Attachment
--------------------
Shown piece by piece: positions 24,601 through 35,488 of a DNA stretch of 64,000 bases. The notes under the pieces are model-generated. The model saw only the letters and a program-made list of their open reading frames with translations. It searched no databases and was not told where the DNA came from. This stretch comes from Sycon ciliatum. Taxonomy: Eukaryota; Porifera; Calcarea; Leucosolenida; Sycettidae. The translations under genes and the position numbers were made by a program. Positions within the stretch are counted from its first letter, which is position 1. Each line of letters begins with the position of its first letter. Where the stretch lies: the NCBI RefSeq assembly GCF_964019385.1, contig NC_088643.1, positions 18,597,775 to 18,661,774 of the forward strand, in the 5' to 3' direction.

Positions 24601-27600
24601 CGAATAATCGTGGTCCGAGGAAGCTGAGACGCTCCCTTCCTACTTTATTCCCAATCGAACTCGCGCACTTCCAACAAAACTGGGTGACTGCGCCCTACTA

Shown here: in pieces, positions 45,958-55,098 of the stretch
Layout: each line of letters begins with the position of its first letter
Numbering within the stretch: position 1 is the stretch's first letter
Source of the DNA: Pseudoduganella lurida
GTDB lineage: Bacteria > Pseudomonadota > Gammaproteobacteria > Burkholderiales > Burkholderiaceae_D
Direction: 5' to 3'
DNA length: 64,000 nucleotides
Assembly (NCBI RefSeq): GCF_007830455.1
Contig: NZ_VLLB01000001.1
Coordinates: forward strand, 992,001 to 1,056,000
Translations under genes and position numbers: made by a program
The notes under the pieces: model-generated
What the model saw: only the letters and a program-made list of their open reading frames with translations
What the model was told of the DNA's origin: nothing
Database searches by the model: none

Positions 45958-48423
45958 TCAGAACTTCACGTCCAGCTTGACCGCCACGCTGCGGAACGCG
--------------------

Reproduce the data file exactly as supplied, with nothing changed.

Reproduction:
Shown piece by piece: positions 24,601 through 35,488 of a DNA stretch of 64,000 bases. The notes under the pieces are model-generated. The model saw only the letters and a program-made list of their open reading frames with translations. It searched no databases and was not told where the DNA came from. This stretch comes from Sycon ciliatum. Taxonomy: Eukaryota; Porifera; Calcarea; Leucosolenida; Sycettidae. The translations under genes and the position numbers were made by a program. Positions within the stretch are counted from its first letter, which is position 1. Each line of letters begins with the position of its first letter. Where the stretch lies: the NCBI RefSeq assembly GCF_964019385.1, contig NC_088643.1, positions 18,597,775 to 18,661,774 of the forward strand, in the 5' to 3' direction.

Positions 24601-27600
24601 CGAATAATCGTGGTCCGAGGAAGCTGAGACGCTCCCTTCCTACTTTATTCCCAATCGAACTCGCGCACTTCCAACAAAACTGGGTGACTGCGCCCTACTA

Shown here: in pieces, positions 45,958-55,098 of the stretch
Layout: each line of letters begins with the position of its first letter
Numbering within the stretch: position 1 is the stretch's first letter
Source of the DNA: Pseudoduganella lurida
GTDB lineage: Bacteria > Pseudomonadota > Gammaproteobacteria > Burkholderiales > Burkholderiaceae_D
Direction: 5' to 3'
DNA length: 64,000 nucleotides
Assembly (NCBI RefSeq): GCF_007830455.1
Contig: NZ_VLLB01000001.1
Coordinates: forward strand, 992,001 to 1,056,000
Translations under genes and position numbers: made by a program
The notes under the pieces: model-generated
What the model saw: only the letters and a program-made list of their open reading frames with translations
What the model was told of the DNA's origin: nothing
Database searches by the model: none

Positions 45958-48423
45958 TCAGAACTTCACGTCCAGCTTGACCGCCACGCTGCGGAACGCG